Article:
Annapolis police have arrested a 19 year old Maryland man in one of the largest drug busts in Anne Arundel County this year. Police received tips from community sources, as well as their own investigations in order to secure a search warrant that ultimately led to the seizure of nearly $30,000 worth of heroin, stacks of cash, and marijuana. Police also seized two handguns from the Maryland man's house. Closer examination of the guns back at the Annapolis police department revealed that the firearms, a 9mm Beretta and a Smith and Wesson, were in fact stolen. Police did not reveal how much marijuana was seized from the Maryland residence, but closer inspection of the heroin revealed 140 grams of high grade heroin packaged for sale. Annapolis police are still investigating possible sources of the heroin. At the current time, police have not arrested a supplier, but more arrests stemming from this bust could be imminent. The Maryland man was arrested on 5 separate CDS drug counts including narcotics possession, possession of drugs with intent to distribute, and possession of drug paraphernalia. Bail was set at $40,000, which was posted soon after the arrest.
In the last few years, there has been a decline in the overall crime levels in Maryland's capital city of Annapolis, especially in the rate of violent crimes such as assault and robbery. But Annapolis cops and other police forces in Maryland such as the Baltimore police department are still seeing evidence that drug use and drug dealing is not going through the same decline. Police use their own arrest data, as well as available date from external sources such as hospital admissions for drug overdoses, to conclude as the Annapolis police department's spokesman did after this drug bust was made public "that the war on drugs is far from over".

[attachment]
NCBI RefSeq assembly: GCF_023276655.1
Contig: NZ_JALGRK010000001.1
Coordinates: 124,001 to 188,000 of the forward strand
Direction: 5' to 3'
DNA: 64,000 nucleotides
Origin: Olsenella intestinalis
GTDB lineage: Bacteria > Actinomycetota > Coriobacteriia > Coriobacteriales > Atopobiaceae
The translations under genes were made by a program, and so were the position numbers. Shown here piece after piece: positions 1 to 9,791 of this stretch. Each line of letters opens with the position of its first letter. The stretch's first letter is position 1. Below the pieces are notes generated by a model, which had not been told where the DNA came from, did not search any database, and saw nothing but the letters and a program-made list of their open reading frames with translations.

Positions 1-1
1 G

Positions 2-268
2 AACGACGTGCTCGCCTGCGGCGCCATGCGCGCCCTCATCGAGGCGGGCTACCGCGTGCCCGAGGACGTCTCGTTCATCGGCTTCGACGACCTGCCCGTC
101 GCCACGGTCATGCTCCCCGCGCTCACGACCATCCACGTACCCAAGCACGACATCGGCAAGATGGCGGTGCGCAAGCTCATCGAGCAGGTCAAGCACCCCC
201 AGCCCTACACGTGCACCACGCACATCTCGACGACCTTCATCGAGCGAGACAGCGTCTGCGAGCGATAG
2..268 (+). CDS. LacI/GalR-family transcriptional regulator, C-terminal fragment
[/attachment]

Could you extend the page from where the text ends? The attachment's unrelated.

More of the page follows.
Statement like this from police jurisdictions around Maryland must remind us that police have a vested interest in publicizing an increased need to continue to fight the war on drugs. Police departments want Maryland citizens to believe that their tactics to eliminate crimes such as drug dealing and drug possession are working, but not working to the extent that the problem is going away. A drug bust such as this $30,000 heroin seizure will likely do nothing to curb the availability of heroin in the Annapolis area. Users will simply find another dealer, and small time dealers will simply find another supplier. But police will continue to publicize these busts to justify their financial needs despite the decreased rate of violent crime. Over the years we have read hundreds of stories about high profile Maryland drug busts, and seen hundreds of pictures of Maryland police officers standing besides seized drugs, but drug use and drug dealing crimes are going nowhere but up in Maryland. Police should continue to focus a large majority of resources on violent crimes, and crimes with readily identifiable victims, such as identity theft and fraud. These programs are severely under funded and lack resources because they do not provide police with the shock value media stories that major drug busts provide.
Benjamin Herbst is a Maryland drug lawyer, who specializes in heroin possession and marijuana distribution criminal cases. If you or someone you know has been arrested for any drug crime in Maryland including Annapolis or Baltimore, contact Anne Arundel County drug lawyer, Benjamin Herbst for a free consultation.